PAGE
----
Friday, February 25, 2011

Myth: I do not have to drink as much water during winter as I do during the warmer months.

Answer: BUSTED!

No matter what season it is, we all need daily fluids which most of us get enough of from the foods we eat and the beverages we drink each day. Water needs increase with increased physical activity and perspiration, so you’ll need more if you are exercising or sweating a lot.

Did you know that if you are thirsty, you may already need to replenish your fluids? So try to sip water throughout the day to prevent dehydration!

Water is an essential nutrient with several important functions in the body. Water regulates body temperature so we don’t overheat. Water also helps maintain skeletal muscle function, preventing cramping while enhancing muscle performance (skeletal muscles are 75% water!).

Water also helps with weight management. Some research has shown that our thirst and hunger cues can get “mixed up”, so we actually may find ourselves reaching for food when what we really need is a big glass of H20!

bottle & glass of water
Contributors: Anne Pazder, ARAMARK Dietetic Intern & Ellen Schuster, M.S., R.D., Associate State Specialist, University of Missouri Extension,, 573-882-1933

Tuesday, February 22, 2011

Myth: Store-bought frozen stir-fry mixes are healthy choices.

Answer: BUSTED! Kind of...

The importance of eating more vegetables is constantly being stressed, for good reasons. Eating vegetables and fruits may help reduce your risk of developing many chronic diseases. Getting at least 2½ cups of vegetables and fruits per day is associated with a reduced risk of heart disease, including heart attack and stroke. Some vegetables and fruits may even ward off certain cancers. So you may think frozen stir-fry mixes are good choices to boost your veggie intake.

In this corner – the benefit of frozen stir-fry mixes:
If these stir-fry mixes help you get more vegetables in your diet, then that’s definitely a good thing. Vegetables (and fruits) are relatively low in calories and they have fiber which fills you up, keeping you feeling satisfied. This is especially important for those having a hard time maintaining a healthy weight or trying to lose weight.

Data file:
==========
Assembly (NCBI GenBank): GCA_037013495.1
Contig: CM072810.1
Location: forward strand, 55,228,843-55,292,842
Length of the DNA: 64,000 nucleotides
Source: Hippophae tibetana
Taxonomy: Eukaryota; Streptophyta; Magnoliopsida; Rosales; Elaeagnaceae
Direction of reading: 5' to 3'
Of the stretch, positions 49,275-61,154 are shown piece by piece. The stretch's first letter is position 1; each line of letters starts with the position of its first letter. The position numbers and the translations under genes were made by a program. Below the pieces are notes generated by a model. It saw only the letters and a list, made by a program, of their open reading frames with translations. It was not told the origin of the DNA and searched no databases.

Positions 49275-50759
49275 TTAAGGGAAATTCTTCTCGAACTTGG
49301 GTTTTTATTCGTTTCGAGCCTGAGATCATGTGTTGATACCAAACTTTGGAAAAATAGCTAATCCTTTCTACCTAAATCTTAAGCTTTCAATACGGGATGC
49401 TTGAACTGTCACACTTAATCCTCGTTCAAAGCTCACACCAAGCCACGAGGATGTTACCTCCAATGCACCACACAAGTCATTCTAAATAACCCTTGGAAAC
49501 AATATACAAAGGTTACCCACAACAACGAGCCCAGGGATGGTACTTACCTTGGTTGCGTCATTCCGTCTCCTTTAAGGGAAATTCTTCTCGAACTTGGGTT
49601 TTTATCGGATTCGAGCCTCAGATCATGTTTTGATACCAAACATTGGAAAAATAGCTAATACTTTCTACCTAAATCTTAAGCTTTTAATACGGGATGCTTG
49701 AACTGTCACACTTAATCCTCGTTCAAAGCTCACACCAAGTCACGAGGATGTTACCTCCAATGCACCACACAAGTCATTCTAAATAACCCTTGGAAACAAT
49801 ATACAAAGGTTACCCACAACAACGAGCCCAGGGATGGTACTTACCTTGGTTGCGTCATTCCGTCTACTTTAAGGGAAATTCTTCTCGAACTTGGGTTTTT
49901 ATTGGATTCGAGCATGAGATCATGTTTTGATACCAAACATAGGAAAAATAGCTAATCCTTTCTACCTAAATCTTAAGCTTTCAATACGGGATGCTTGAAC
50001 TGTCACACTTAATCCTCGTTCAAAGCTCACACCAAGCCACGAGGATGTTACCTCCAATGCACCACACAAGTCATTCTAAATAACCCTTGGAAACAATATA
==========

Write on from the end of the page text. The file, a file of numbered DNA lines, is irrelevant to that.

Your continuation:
In this corner – the concern about frozen stir-fry mixes:
Sodium. Most Americans consume too much salt or sodium, most of which comes from processed or convenience foods. Looking at the label of a frozen stir-fry mix the other day, I noted that 1¼ cups has 290 mg of sodium. If you eat a lot of processed or pre-made convenience foods, your sodium intake can easily add up to more than the 2300 mg of sodium each day recommended in the recently released 2010 Dietary Guidelines report.

homemade stir fry
What’s a consumer to do?
Why not make your own stir fry? Veggie stir-fry dishes are very easy and quick to make. When you make your own you have control over what ingredients go in the dish, which is the BEST way to make sure you are cutting down on the sodium in your diet.

Here’s a sweet but spicy liquid to stir-fry your veggies in: ½ t minced dried garlic, ¼ t chipotle pepper powder, ½ t cinnamon, ½ t ground cloves, ½ t ground nutmeg, ¼ t black pepper, 2 T brown sugar, ½ t orange zest, ½ cup water, ½ cup orange juice.

Visit the MissouriFamilies website for more information about nutrition and health.

Contributor: Ellen Schuster, M.S., R.D., Associate State Specialist, University of Missouri Extension,, 573-882-1933

Thursday, February 17, 2011

Myth: There’s no way I can eat less, as the new 2010 Dietary Guidelines for Americans recommends, and feel satisfied.

Answer: Busted!

Yes, there are simple ways you can change how you eat and still feel satisfied!

How do you do that?
  • Use a smaller plate when serving yourself and others. A portion of food on an 8” plate seems like an ample amount of food versus the same amount on a 12” plate.
  • Serve food on individual plates and leave the serving dishes in the kitchen. You’ll be less tempted to get up and get more food.